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"Clan MacRae Society" four or six parts?

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  • "Clan MacRae Society" four or six parts?

    William Fergusson's great tune "Clan MacRae Society" was composed with four parts. Later Alex Duthart composed another two parts, which, with all due respect to Duthart, do not fit the rest of the tune IMHO. Would a judge ding a piper for playing just the original four parts in solo competition?

    This is a carry over from one of the bagpipe FB groups, where the question was asked can a piper play only four parts of a six part march (like "Highland Wedding") in a competition? Most people agree that if the tune was composed with six parts, then six parts should be played. Many chimed in advising the original poster to pick an easier tune.
    Cha de\an a' phluic a'phiobaireachd

  • #2
    Re: "Clan MacRae Society" four or six parts?

    Originally posted by John Dally View Post
    William Fergusson's great tune "Clan MacRae Society" was composed with four parts. Later Alex Duthart composed another two parts, which, with all due respect to Duthart, do not fit the rest of the tune IMHO. Would a judge ding a piper for playing just the original four parts in solo competition?

    This is a carry over from one of the bagpipe FB groups, where the question was asked can a piper play only four parts of a six part march (like "Highland Wedding") in a competition? Most people agree that if the tune was composed with six parts, then six parts should be played. Many chimed in advising the original poster to pick an easier tune.
    Good question. I believe if the tune was originally written with whatever parts (in this case, four), then a judge would not ding the competitor for not including later additions. There may be exceptions, however.

    For instance, I recall that "Rose Among the Heather", a strathspey, was originally (and oddly) written with three parts. Jeff Brewer wrote and inserted a 2nd part, to make it four total (later published by Ann Gray). If one played the original three-part tune in a competition MSR, they would technically be one part short by most rules.

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    • #3
      Re: "Clan MacRae Society" four or six parts?

      The thing about modern piping competition is that most competitors have clean fingering and an in tune bagpipe and a decent grasp of the idiom. As a judge, you're left making decisions on fine details and I'd say playing four parts of a classic six-parter is giving them a reason to move you down the list.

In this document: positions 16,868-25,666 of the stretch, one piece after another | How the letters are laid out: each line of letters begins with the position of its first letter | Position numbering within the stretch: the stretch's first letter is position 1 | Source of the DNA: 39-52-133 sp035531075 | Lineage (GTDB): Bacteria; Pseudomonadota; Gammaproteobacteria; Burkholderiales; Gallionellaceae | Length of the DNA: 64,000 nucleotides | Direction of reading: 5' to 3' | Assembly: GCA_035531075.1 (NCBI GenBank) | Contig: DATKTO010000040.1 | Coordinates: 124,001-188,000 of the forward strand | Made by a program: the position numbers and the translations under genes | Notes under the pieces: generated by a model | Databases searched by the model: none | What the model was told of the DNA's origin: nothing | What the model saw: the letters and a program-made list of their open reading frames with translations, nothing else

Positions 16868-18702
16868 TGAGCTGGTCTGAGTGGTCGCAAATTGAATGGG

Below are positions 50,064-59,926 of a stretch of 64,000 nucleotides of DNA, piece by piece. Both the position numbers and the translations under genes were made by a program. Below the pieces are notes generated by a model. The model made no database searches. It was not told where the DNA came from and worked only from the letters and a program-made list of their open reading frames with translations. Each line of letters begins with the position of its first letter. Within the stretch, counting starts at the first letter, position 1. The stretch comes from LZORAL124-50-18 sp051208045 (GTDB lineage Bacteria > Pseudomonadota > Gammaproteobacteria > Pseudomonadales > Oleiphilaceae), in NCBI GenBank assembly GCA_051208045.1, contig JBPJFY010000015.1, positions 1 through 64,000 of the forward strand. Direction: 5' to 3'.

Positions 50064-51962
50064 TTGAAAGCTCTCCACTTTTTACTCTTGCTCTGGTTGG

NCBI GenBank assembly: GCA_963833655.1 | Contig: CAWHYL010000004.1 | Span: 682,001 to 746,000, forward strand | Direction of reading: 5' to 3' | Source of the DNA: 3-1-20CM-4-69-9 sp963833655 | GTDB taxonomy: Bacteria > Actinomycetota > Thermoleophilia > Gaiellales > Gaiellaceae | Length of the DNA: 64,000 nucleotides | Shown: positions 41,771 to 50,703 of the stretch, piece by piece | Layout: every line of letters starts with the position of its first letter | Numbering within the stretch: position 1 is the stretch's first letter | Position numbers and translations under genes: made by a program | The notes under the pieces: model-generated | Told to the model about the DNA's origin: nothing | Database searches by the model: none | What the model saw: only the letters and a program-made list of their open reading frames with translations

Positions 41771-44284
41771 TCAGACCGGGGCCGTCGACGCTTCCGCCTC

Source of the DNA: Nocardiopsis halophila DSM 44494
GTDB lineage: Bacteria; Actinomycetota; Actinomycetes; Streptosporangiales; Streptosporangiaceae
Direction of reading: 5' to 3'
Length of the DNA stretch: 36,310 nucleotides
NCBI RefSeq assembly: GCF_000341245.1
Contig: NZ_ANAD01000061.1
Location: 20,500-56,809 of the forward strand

As to the question itself, I think most judges would not deliberately knock you out for playing four parts, but no doubt a few would, and the rest now have a doubt in their mind that you didn't need to put there.
      http://www.callingthetune.co.uk
      -- Formerly known as CalumII

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      • #4
        Re: "Clan MacRae Society" four or six parts?

        I would most certainly inform them prior to performing your intentions and why (with why most certainly not being “just because”).
        My Piping Blog (recordings, articles, reviews, etc.) - Homepage - Pekaar's Tune Encyclopedia - Convert BMW to ABC

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        • #5
          Re: "Clan MacRae Society" four or six parts?

          Originally posted by EquusRacer View Post
          I recall that "Rose Among the Heather", a strathspey, was originally (and oddly) written with three parts. Jeff Brewer wrote and inserted a 2nd part, to make it four total (later published by Ann Gray). If one played the original three-part tune in a competition MSR, they would technically be one part short by most rules.
          Which raises another question: traditional tunes, which setting? That might be a subject for a separate thread, but I've heard at least one person who judges say that Willie Ross's setting are the standard and deviate from him at your peril.
          Cha de\an a' phluic a'phiobaireachd

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          • #6
            Re: "Clan MacRae Society" four or six parts?

            Originally posted by John Dally View Post
            William Fergusson's great tune "Clan MacRae Society" was composed with four parts. Later Alex Duthart composed another two parts, which, with all due respect to Duthart, do not fit the rest of the tune IMHO. Would a judge ding a piper for playing just the original four parts in solo competition?
            At what level? I think the answer is "some will, some won't." You can certainly let a judge know that you're playing four parts, as published <wherever>, but the more commonly-known setting now is the six-parted one. In the higher grades, that's the setting that judges are going to be the most comfortable hearing. In the lower grades, you're likely to get the "pick an easier tune" feedback, no matter how many parts you play.

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            • #7
              It's a tune that almost wants to be a quick step. I've played it in band competition but think I'd find it hard to play solo style. You'd tend to get along at a good clip and lose expression, unless you're really good. Great tune though, I remember some punters stopping to listen me practicing it, which doesn't usually happen when I practice competition 2/4s...

              I like the extra parts BTW. I picked up an original copy of William Fergusson's book in London years ago with just the 4 parts.

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